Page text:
2) The farm was used to produce produce.
    3) The dump was so full that it had to refuse more refuse.
    4) We must polish the Polish furniture.
    5) He could lead if he would get the lead out.
    6) The soldier decided to desert his dessert in the desert.
    7) Since there is no time like the present, he thought it was time to present the present.
    8) A bass was painted on the head of the bass drum.
    9) When shot at, the dove dove into the bushes.
    10) I did not object to the object.
    11) The insurance was invalid for the invalid.
    12) There was a row among the oarsmen about how to row.
    13) They were too close to the door to close it.
    14) The buck does funny things when the does are present.
    15) A seamstress and a sewer fell down into a sewer line.
    16) To help with planting, the farmer taught his sow to sow.
    17) The wind was too strong to wind the sail.
    18) After a number of injections my jaw got number.
    19) Upon seeing the tear in the painting I shed a tear.
    20) I had to subject the subject to a series of tests.) Yes, ‘peeps’ is just one of those darned confusing words…

  5. Ha ha! How about:
    The heir was feeling faint and needed some air.
    I had to do an English project on Homonyms just a couple of weeks ago! 😀

  6. I’ve got some!

    The weight of the bear was more than he could bear.
    They played a game of pool by the pool.

    Lol. I guess those homonyms work better because the two words are actually spelled the same way. Hmmm, now I’m thinking…. What’s a sentence for the words, wind (to twist) and wind (blowing air)….?

  7. Wow, I’ve started a trend. Go, Me!
    Those ‘Meet The Author’ videos are always so strange, in my opinion. Sometimes the authors are really weird… like Darren Shan… but Scott, yours was good. You didn’t look stupid at all!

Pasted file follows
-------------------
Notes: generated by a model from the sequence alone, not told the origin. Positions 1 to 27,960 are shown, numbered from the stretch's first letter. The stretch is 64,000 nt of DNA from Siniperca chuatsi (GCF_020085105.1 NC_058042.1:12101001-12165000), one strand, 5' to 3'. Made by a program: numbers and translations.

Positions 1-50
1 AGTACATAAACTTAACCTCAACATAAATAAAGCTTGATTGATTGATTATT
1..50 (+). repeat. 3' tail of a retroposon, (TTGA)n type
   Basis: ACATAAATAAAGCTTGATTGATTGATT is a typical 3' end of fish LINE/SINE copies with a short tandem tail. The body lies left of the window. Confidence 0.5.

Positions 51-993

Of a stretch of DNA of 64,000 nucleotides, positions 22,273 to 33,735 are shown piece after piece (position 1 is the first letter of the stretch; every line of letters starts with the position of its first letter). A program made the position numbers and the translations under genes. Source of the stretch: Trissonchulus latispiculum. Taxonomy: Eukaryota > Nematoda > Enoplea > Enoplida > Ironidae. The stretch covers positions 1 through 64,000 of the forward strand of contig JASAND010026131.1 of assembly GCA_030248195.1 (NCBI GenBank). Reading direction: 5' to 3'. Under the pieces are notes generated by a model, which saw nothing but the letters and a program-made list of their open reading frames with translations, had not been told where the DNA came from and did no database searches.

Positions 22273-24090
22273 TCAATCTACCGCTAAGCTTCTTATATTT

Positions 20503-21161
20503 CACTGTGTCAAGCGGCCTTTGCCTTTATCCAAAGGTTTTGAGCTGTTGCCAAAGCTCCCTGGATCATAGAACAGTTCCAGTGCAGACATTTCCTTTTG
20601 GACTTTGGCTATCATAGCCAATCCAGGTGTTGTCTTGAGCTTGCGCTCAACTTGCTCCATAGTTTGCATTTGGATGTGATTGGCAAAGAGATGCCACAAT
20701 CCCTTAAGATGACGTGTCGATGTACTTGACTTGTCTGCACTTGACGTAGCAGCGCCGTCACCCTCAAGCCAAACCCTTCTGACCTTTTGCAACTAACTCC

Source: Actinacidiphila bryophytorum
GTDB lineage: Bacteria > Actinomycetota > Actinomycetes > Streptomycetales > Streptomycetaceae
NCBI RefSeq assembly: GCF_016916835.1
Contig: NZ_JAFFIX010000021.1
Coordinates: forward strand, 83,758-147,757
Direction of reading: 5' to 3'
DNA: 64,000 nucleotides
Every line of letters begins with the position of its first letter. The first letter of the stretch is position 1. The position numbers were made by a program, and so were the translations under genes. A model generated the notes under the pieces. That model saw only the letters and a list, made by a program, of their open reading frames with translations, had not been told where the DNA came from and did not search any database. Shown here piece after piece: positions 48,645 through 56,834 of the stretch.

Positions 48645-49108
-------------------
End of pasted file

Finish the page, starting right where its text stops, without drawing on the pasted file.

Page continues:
8. Lol! You did start a trend! The unfortuante thing is,now I can’t stop trying to think up Homographs!

    The actors don’t have anytime to play before the play begins.

    The violist stopped her bow for the final time in the piece, and she took a bow.

    A ball is no place to bring a ball!

    The ruler needed a ruler to measure with.


  9. The english language is crazy. I love grammar. Does this make me odd, yes. Way to go on being on Wiki, Scott. So…you gonna tell us more about that upcoming novel any time soon? Just a hint, perhaps? Pretty please?

  10. Hey, Scott, question: Did you coin the term “fawesome”? A friend of mine says that he’s heard it somewhere else…

  11. sorry if im totally out of the loop but what does fawsome mean? is it a combination of words like… oh grr i had a ton of them and now i cant think of any. i hate it when that happens

  12. wow never mind i figured it out like five min. after i put that there. wow talk about brain missing. just ignore me and my stupidity.

  13. fawesome is used in The Last Days. Zahler says a lot of words with an “f” at the begining. like fool, fexcellent, fawesome

  14. Hey everyone-
    I am a uglies Triology Mega-Fan and I have just finished the series I was wondering what the peeps and So Yesterday is about.
    Are they a series?
    Also which one is more interesting?
    I am a huge Scott-La Fan so I know that they are probably both Fansatic!

    You are so great please e-mail me at:

    ~Ashley-wa 🙂

  15. Marilyns Shampoo-
    I love the like and the quote!

    “But you’re…”
    “Pretty? Think again.” She smiled. “I am Tally Youngblood. My mind is very ugly and I am taking your car.”